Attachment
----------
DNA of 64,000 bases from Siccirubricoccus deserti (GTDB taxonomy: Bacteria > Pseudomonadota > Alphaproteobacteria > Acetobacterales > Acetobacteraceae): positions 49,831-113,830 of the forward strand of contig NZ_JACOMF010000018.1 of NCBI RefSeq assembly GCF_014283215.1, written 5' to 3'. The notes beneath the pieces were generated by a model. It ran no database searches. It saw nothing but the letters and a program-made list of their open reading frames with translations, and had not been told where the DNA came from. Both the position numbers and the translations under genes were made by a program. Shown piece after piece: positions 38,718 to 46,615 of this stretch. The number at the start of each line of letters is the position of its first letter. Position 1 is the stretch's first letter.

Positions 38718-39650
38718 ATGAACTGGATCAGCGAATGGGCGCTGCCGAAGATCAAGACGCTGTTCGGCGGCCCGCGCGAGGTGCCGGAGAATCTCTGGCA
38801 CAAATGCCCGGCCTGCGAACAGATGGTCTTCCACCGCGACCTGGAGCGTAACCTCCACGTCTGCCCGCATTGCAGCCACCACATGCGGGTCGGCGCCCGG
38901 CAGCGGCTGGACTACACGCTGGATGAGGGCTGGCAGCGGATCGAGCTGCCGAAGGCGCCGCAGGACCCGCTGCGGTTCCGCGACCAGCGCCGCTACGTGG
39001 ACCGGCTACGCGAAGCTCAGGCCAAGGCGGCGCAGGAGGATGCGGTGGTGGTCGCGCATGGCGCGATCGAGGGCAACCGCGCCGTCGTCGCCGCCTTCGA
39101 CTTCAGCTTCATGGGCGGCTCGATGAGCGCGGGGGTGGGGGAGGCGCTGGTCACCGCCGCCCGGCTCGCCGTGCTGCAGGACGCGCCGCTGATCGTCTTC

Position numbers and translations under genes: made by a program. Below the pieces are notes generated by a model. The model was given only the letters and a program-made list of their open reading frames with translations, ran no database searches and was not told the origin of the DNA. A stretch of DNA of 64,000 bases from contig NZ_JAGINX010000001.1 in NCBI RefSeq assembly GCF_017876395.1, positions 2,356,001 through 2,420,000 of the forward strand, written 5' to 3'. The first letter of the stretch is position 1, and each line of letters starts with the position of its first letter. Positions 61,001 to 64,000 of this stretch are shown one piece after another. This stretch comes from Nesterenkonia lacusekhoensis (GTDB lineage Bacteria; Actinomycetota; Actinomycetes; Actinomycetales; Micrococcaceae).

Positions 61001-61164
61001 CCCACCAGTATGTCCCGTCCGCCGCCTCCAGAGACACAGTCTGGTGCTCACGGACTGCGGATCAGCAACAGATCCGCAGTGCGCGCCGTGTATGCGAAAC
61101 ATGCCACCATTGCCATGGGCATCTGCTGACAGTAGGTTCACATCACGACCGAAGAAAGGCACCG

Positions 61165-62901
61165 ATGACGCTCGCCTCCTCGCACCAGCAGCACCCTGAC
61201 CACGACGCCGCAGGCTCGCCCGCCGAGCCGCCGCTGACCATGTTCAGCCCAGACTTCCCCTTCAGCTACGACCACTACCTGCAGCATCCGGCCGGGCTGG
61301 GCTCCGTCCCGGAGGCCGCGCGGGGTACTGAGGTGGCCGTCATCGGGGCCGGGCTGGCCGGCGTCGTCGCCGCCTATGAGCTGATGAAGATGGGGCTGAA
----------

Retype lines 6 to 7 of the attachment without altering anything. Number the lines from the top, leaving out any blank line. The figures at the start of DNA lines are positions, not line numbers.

39001 ACCGGCTACGCGAAGCTCAGGCCAAGGCGGCGCAGGAGGATGCGGTGGTGGTCGCGCATGGCGCGATCGAGGGCAACCGCGCCGTCGTCGCCGCCTTCGA
39101 CTTCAGCTTCATGGGCGGCTCGATGAGCGCGGGGGTGGGGGAGGCGCTGGTCACCGCCGCCCGGCTCGCCGTGCTGCAGGACGCGCCGCTGATCGTCTTC